Büklükale (2008)

Büklükale (2008)

In 1991 and 2006, Japanese Institute of Anatolian Archaeology investigated the site and conducted a surface collection of artifacts as part of its annual general survey of Central Anatolia. On a rocky promontory overlooking the river is a huge architectural remain and below the promontory the remains of a settlement surround this structure. Based on the pottery shards collected from the surface, Büklükale is a city belonging to the last half of the 2nd millennium B.C., or the Hittite Empire Period.

At Kaman-Kalehöyük, the layer belonging to the Hittite Empire Period is not very thick and is destroyed by later buildings belonging to the Iron Age. Büklükale appears to belong to this period that is not well preserved at Kaman-Kalehöyük, and so may fill gaps in our knowledge and help to reconstruct a more complete, continuous cultural history of Central Anatolia. For this reason, the site was chosen for further investigation.

In 2008, a topographic survey, a magnetic survey, and a surface collection survey were conducted, and the site was photographed from the air using a balloon. The magnetic survey revealed that a structure with huge foundation stones covers the area on top of the promontory. During the topographic survey, a line of huge stones over 2m high was found on the side of the site that faces the river.

Line of large stones near the top of the site

Line of large stones near the top of the site

Among the artifacts collected on the top of the rocky promontory are some pottery shards that look like gray wares belonging to the last half of the Iron Age and many shards belonging to the Hittite Empire Period. It is thought that overlying the immense architectural remain belonging to the Hittite Empire Period is a thin occupation layer belonging to the last half of the Iron Age. A pottery shard decorated with a bird design distinct to Sardis, the capital city of Lydia, supports this Iron Age date.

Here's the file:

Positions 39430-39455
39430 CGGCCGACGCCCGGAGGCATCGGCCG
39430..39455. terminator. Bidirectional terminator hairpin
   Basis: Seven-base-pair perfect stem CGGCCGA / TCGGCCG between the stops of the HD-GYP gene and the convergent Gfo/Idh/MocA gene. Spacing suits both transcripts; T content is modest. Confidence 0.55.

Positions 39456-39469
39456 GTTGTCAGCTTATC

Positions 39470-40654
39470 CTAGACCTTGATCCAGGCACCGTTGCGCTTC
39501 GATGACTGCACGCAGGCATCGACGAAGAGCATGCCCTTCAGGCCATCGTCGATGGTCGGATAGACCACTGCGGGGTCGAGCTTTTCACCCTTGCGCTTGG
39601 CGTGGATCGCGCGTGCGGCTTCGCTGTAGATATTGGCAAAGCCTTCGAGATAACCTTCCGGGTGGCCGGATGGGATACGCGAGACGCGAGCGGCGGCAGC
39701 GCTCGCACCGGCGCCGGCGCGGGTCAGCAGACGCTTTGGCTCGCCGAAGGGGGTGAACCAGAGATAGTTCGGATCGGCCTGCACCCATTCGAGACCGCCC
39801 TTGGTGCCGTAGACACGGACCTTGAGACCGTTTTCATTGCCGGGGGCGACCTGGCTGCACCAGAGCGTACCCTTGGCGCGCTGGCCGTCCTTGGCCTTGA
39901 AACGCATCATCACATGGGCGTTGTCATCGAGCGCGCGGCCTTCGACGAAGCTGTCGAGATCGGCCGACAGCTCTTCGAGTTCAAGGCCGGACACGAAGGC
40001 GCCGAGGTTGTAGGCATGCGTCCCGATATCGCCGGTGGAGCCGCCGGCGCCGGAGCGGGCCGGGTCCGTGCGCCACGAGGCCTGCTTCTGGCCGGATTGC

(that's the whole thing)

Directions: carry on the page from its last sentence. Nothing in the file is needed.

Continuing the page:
Based on the typology and distribution of the collected pottery shards, the city surrounding the rocky promontory is thought to be a single-period city belonging to the Hittite Empire Period and having a diameter of 500 m.

From the research conducted to date, it has become clear that Büklükale is an immense site of the Hittite Empire Period that is likely to provide information on a period that is present but less well preserved in the stratigraphy of Kaman-Kalehöyük.


Archaeological General Survey in Central Anatolia

About the Survey

Every year from 1986 to 2007, Japanese Institute of Anatolian Archaeology conducted an archaeological general survey in Central Anatolia, as well as excavation research at Kaman-Kalehöyük. During the survey, the team measures, describes, and photographs each site that is found, and performs a surface collection of artifacts for analysis. The survey has two main purposes. One is to place unreported sites on the map and to date and classify them based on site morphology and the types of artifacts collected. The other is to compare the sites to Kaman-Kalehöyük to determine the regional extent of the cultural characteristics uncovered at Kaman-Kalehöyük. To date, 1500 mound and level sites have been surveyed in Kırşehir, Kırıkkale, Ankara, Yozgat, Nevşehir, Aksaray, Niğde, Kayseri and Konya provinces. Every year, survey reports are published in Anatolian Archaeological Studies.